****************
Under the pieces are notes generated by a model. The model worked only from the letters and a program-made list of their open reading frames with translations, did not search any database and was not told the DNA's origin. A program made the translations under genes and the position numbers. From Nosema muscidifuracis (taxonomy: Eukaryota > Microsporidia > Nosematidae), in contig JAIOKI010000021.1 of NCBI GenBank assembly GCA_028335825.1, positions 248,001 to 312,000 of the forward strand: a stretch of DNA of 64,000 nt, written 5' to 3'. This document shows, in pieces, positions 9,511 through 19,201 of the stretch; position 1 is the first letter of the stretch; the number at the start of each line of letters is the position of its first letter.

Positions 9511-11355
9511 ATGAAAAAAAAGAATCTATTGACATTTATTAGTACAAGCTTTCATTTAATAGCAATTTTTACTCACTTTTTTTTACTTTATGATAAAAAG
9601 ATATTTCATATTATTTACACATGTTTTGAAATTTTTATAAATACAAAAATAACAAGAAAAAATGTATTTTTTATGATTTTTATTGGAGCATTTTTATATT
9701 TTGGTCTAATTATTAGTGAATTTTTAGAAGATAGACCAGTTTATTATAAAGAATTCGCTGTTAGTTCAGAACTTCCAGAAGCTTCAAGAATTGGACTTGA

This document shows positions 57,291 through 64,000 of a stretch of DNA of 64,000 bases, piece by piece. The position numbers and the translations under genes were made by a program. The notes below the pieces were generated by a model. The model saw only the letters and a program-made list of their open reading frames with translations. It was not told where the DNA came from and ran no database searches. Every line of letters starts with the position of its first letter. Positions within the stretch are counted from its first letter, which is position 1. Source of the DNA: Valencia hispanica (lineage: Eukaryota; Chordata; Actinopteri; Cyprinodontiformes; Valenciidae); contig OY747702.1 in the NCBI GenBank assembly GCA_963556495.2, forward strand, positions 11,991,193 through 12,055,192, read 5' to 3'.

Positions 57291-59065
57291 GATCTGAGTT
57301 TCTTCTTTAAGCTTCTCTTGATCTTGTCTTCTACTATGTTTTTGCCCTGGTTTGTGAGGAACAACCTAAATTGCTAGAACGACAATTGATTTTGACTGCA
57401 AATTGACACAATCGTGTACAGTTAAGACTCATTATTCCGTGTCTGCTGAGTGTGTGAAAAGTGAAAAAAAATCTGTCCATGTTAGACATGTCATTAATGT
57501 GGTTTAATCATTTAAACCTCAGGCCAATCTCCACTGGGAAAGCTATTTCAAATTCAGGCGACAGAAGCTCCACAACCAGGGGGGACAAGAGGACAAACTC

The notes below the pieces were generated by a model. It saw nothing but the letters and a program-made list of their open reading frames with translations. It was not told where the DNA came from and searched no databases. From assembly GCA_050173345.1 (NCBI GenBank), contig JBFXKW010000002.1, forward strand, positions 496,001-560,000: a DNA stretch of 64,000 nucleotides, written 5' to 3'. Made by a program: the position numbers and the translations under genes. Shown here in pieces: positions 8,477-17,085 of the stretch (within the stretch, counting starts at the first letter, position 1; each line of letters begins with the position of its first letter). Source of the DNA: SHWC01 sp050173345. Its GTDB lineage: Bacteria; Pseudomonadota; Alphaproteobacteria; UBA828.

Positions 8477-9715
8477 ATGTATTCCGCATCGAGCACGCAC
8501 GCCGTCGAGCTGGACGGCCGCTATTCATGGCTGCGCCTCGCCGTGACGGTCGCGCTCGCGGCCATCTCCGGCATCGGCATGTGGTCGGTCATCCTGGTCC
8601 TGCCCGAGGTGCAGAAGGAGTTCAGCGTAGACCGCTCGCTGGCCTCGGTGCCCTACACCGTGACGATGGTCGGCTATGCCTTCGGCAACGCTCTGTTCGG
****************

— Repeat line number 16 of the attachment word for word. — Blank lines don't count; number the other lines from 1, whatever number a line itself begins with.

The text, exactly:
8601 TGCCCGAGGTGCAGAAGGAGTTCAGCGTAGACCGCTCGCTGGCCTCGGTGCCCTACACCGTGACGATGGTCGGCTATGCCTTCGGCAACGCTCTGTTCGG